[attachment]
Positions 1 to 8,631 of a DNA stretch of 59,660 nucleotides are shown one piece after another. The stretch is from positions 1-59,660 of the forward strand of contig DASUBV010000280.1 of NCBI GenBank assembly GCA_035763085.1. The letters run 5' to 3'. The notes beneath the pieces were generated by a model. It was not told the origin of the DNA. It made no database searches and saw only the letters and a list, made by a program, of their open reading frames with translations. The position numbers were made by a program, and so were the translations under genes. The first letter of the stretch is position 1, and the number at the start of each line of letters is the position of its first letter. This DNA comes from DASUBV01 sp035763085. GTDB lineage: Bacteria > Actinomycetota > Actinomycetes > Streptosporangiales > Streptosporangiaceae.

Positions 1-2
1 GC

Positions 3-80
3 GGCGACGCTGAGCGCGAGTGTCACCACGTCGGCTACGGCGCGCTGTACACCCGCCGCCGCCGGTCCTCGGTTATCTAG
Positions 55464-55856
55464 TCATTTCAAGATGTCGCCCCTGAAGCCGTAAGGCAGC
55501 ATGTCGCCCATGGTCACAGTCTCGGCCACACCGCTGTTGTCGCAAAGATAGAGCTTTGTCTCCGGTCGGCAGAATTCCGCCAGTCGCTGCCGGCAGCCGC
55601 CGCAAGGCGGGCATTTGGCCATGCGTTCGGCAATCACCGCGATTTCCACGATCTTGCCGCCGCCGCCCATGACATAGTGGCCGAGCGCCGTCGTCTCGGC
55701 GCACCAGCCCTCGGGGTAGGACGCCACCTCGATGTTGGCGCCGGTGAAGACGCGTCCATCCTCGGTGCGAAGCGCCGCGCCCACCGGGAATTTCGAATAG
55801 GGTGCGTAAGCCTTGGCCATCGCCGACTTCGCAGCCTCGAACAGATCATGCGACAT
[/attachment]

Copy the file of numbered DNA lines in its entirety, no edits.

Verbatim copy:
Positions 1 to 8,631 of a DNA stretch of 59,660 nucleotides are shown one piece after another. The stretch is from positions 1-59,660 of the forward strand of contig DASUBV010000280.1 of NCBI GenBank assembly GCA_035763085.1. The letters run 5' to 3'. The notes beneath the pieces were generated by a model. It was not told the origin of the DNA. It made no database searches and saw only the letters and a list, made by a program, of their open reading frames with translations. The position numbers were made by a program, and so were the translations under genes. The first letter of the stretch is position 1, and the number at the start of each line of letters is the position of its first letter. This DNA comes from DASUBV01 sp035763085. GTDB lineage: Bacteria > Actinomycetota > Actinomycetes > Streptosporangiales > Streptosporangiaceae.

Positions 1-2
1 GC

Positions 3-80
3 GGCGACGCTGAGCGCGAGTGTCACCACGTCGGCTACGGCGCGCTGTACACCCGCCGCCGCCGGTCCTCGGTTATCTAG
Positions 55464-55856
55464 TCATTTCAAGATGTCGCCCCTGAAGCCGTAAGGCAGC
55501 ATGTCGCCCATGGTCACAGTCTCGGCCACACCGCTGTTGTCGCAAAGATAGAGCTTTGTCTCCGGTCGGCAGAATTCCGCCAGTCGCTGCCGGCAGCCGC
55601 CGCAAGGCGGGCATTTGGCCATGCGTTCGGCAATCACCGCGATTTCCACGATCTTGCCGCCGCCGCCCATGACATAGTGGCCGAGCGCCGTCGTCTCGGC
55701 GCACCAGCCCTCGGGGTAGGACGCCACCTCGATGTTGGCGCCGGTGAAGACGCGTCCATCCTCGGTGCGAAGCGCCGCGCCCACCGGGAATTTCGAATAG
55801 GGTGCGTAAGCCTTGGCCATCGCCGACTTCGCAGCCTCGAACAGATCATGCGACAT